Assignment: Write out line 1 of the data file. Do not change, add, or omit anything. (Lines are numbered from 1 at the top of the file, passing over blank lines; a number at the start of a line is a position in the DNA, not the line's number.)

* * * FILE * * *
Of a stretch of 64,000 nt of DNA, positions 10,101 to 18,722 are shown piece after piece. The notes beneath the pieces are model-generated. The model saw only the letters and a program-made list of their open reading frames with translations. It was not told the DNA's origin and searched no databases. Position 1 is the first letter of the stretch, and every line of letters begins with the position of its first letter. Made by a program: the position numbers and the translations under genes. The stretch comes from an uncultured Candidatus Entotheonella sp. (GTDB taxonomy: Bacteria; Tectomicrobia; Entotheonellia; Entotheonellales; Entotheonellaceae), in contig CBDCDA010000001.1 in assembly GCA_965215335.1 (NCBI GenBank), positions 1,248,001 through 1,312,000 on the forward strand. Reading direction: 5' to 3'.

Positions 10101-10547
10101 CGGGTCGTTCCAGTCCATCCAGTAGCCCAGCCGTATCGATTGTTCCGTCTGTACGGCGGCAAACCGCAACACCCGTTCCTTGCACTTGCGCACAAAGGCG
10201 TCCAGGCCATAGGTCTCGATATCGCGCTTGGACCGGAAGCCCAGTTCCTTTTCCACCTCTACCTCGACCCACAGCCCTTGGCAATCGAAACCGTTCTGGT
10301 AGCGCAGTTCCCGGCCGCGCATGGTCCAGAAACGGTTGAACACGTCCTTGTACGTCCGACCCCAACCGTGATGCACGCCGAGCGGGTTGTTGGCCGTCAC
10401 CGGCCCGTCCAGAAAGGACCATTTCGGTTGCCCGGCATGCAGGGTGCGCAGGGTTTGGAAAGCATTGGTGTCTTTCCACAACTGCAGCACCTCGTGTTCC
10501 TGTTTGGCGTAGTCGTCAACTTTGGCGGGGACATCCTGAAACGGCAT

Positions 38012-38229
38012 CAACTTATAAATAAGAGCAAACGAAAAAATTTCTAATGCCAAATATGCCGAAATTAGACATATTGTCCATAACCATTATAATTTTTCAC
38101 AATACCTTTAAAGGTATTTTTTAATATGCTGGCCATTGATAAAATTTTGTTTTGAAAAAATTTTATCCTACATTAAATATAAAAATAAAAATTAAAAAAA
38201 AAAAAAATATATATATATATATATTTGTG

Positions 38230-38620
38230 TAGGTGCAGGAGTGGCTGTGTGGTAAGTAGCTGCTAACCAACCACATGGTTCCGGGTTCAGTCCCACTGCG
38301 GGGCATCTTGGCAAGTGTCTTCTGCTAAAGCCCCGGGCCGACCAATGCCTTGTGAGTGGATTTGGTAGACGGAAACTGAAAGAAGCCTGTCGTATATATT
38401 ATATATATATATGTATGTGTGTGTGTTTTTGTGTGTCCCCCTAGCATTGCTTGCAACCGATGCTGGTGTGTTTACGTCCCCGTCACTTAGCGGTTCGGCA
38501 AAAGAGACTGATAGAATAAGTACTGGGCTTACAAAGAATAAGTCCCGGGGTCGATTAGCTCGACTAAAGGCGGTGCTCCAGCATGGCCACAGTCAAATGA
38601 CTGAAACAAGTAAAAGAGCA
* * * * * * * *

Of a stretch of 64,000 nt of DNA, positions 10,101 to 18,722 are shown piece after piece. The notes beneath the pieces are model-generated. The model saw only the letters and a program-made list of their open reading frames with translations. It was not told the DNA's origin and searched no databases. Position 1 is the first letter of the stretch, and every line of letters begins with the position of its first letter. Made by a program: the position numbers and the translations under genes. The stretch comes from an uncultured Candidatus Entotheonella sp. (GTDB taxonomy: Bacteria; Tectomicrobia; Entotheonellia; Entotheonellales; Entotheonellaceae), in contig CBDCDA010000001.1 in assembly GCA_965215335.1 (NCBI GenBank), positions 1,248,001 through 1,312,000 on the forward strand. Reading direction: 5' to 3'.